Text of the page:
Shale gas ban in France to remain, says Hollande

Francois Hollande Francois Hollande continues to face pressure to lift the ban on fracking

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French President Francois Hollande has again ruled out exploration for shale gas during his presidency.

The comments come as a French court was due to examine an appeal against a government ban on "fracking".

France has some of the most plentiful reserves of shale gas in Europe, but there are objections to shale exploration on environmental grounds.

"As long as I am president, there will be no exploration for shale gas in France," Mr Hollande told French TV.

France's top court was this week due to examine a challenge to the ban on fracking - the process by which shale gas is released - by Schuepbach Energy, which held two exploration permits that were cancelled when the law was passed in 2011.

Supporters of drilling for shale gas say it would help boost the ailing French economy, and they point to the example of the United States where the shale revolution has led to a fall in gas prices.

French Industry Minister Arnaud Montebourg sparked debate when he suggested creating a state-backed company to examine exploration for shale.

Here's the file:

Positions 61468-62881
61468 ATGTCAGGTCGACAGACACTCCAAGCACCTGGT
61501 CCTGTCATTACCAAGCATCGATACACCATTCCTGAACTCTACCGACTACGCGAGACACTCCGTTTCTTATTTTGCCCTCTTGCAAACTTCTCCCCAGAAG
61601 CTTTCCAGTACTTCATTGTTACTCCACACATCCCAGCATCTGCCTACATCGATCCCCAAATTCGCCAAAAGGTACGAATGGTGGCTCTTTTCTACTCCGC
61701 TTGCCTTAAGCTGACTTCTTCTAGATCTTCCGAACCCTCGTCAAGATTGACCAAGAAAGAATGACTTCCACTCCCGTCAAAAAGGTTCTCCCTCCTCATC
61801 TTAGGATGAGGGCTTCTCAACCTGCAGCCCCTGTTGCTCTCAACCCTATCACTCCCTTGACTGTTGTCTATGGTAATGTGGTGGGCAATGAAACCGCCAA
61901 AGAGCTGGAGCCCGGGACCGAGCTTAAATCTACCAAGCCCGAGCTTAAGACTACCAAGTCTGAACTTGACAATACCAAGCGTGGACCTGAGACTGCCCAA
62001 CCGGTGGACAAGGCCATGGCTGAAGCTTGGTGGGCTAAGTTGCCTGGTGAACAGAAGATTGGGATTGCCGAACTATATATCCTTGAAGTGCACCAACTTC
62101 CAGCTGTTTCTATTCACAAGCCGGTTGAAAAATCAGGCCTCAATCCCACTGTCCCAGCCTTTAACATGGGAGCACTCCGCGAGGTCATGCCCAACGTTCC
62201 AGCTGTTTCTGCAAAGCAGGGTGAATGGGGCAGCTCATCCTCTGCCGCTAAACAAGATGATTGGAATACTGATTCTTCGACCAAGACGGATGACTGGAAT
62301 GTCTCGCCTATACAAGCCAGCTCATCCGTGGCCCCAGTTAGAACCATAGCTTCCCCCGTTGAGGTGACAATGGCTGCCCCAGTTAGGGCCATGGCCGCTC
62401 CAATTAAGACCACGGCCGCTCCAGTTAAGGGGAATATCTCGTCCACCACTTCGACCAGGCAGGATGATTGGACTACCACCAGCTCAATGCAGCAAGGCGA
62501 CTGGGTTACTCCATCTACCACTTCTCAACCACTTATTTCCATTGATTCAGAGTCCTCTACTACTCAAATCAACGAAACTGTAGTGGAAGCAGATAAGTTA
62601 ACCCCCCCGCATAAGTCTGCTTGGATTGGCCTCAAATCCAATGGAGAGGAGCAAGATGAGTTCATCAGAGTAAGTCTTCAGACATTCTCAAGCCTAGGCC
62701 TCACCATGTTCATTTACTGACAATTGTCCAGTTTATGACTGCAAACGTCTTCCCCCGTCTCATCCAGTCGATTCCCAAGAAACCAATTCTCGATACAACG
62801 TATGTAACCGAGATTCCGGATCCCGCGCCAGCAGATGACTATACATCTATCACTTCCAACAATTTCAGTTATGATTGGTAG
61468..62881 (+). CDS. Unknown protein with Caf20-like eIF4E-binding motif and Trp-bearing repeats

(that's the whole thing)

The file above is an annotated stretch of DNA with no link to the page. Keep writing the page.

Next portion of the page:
But he was promptly overruled by Prime Minister Jean-Marc Ayrault.

And now Mr Hollande has also re-affirmed the government's position.

"The debate on shale gas has gone on for too long," he said.

Scheupbach Energy challenged the ban in the local court of Cergy-Pontoise near Paris, which forwarded the case to France's highest administrative court, which then passed it on to the Constitutional Council.

Hydraulic fracking involves releasing gas trapped in rocks by pumping in water mixed with sand and chemicals at high pressure.

Critics say shale gas drilling can poison underground water and even cause earth tremors.

The technique is used widely in Canada and the US, but has sparked controversy in Europe, including in the UK where shale gas exploration is planned.

Infographic showing shale gas extraction

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